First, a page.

An Interview with Elkhonon Goldberg

BOL Editor: It’s a pleasure to welcome you here at Behavior OnLine for a discussion of clinical neuropsychology. In keeping with the forum’s title I’ll begin by asking you what is distinctive about 21st century neuropsychology?

ELKHONON GOLDBERG: It’s my distinct pleasure to be interviewed on BOL. Neuropsychology wears two hats as a discipline. One hat is scientific, the other one clinical. Neuropsychology is making great strides in both capacities. As a science, it is becoming increasingly intertwined with the state-of-the-art neuroimaging technologies, such as functional magnetic resonance imaging (fMRI), magnetoencephalography (MEG) and others. This union of neuropsychology and neuroimaging has resulted in a new level of understanding of the brain mechanisms of mental processes. As a clinical discipline, neuropsychology is central to the diagnosis and treatment of a number of disorders, whose cognitive dimension was underappreciated in the past (e.g. schizophrenia and affective disorders); whose recognized prevalence is on the rise due to an increasing life expectancy (e.g. Alzheimer’s disease and other dementias), better survival rate (e.g. traumatic brain injury), or more accurate diagnosis (e.g. ADHD, autism, dyslexias, and other neurodevelopmental disorders).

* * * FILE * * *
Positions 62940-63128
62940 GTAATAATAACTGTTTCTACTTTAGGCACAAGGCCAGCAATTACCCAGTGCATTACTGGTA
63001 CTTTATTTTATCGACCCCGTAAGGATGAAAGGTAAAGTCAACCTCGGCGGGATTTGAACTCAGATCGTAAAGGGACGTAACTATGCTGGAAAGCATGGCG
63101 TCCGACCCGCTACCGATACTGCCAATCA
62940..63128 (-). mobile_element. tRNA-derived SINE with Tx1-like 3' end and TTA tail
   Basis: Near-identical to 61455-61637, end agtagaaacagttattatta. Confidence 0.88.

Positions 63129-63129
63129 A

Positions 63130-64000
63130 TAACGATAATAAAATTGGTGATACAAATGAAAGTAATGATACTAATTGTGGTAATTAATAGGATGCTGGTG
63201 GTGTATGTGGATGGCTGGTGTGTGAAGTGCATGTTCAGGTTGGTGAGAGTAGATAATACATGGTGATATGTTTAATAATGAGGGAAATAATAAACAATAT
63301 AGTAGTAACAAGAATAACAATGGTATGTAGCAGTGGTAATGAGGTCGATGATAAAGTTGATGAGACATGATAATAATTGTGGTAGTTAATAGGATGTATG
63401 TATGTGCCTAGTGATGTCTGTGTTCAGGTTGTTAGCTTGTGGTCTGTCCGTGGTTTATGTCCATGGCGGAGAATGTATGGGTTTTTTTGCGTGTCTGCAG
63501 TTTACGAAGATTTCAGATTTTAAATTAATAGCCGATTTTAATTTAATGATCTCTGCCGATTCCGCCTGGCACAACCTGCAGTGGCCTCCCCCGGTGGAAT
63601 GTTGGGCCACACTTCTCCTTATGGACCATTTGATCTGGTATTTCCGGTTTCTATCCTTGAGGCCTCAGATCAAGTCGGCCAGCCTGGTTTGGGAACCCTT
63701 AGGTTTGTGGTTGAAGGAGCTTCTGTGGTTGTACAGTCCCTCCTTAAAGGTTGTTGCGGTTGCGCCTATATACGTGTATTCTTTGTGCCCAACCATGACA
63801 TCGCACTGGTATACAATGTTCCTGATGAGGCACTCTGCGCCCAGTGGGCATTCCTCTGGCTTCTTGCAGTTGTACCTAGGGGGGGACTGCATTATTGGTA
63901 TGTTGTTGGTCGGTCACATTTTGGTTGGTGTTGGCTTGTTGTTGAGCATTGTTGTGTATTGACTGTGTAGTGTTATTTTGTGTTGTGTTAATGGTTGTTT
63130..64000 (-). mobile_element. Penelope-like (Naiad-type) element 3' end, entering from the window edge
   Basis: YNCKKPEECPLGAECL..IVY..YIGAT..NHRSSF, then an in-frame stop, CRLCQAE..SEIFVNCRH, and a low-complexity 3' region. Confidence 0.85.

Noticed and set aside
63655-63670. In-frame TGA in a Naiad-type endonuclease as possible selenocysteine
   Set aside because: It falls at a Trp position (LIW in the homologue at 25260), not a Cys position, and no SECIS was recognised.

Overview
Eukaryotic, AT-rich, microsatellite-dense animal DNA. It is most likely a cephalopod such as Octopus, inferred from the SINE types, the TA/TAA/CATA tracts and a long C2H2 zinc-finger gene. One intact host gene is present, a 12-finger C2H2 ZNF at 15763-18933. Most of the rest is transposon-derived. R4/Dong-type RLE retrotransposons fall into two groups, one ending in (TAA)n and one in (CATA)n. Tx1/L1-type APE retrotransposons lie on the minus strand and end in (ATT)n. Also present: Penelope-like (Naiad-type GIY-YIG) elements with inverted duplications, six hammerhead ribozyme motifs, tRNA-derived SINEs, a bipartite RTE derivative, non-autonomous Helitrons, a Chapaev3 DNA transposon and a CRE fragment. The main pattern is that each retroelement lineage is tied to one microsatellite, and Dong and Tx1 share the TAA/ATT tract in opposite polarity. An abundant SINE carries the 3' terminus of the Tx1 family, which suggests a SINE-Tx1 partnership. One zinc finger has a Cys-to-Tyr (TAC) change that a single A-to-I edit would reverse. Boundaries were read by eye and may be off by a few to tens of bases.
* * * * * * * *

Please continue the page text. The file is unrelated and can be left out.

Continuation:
BOL: So the 21st century offers vastly improved pictures. And those pictures result in an expanded role for clinical neuropsychology in the new century. Let’s focus first on the role of neuropsychology in diagnoses and treatment of disorders that were previously outside the scope of the neuropsychology. I refer to schizophrenia and to affective disorders. At this stage what seems to be different in the images of the brains of people who suffer from those two disorders?

GOLDBERG: Both schizophrenia and affective disorders are complex diseases, so my response cannot be reduced to a soundbite. Nonetheless, certain features stand out. Frontal lobes are particularly affected in schizophrenia, and to some extent in affective disorders. There is some evidence – but less consistent – that the left hemisphere is particularly affected in schizophrenia.

BOL: So much for my effort to coax you into a bit of speculation. I hope you will forgive me for trying. Let’s turn to treatment. What is the role of the clinical neuropsychologist in the treatment of schizophrenia? Or in the future, what role can you envision the clinical neuropsychologist playing in treating these disorders?

GOLDBERG: Traditionally, the diagnosis and treatment of schizophrenia focused on psychosis and other “positive” symptoms. But recently there has been a greater appreciation of cognitive impairment in schizophrenia, particularly the executive deficit. In fact, already Kraepelin pointed this out indirectly in his classic description of “Dementia Praecox”, but it was thoroughly forgotten until recently. So, with the renewed interest in schizophrenic cognition, neuropsychology plays an increasingly important role in characterizing patients diagnostically. Furthermore, believe it or not, cognitive rehabilitation of schizophrenic patients is growing in prominence.

BOL: I am aware that cognitive rehabilitation is being widely employed in the treatment of schizophrenic patients — and with evident success. It is my impression that effort was well underway prior to recent advances in brain imaging. Has the clearer picture we now have of the brain shaped the nature of those interventions in a particular way?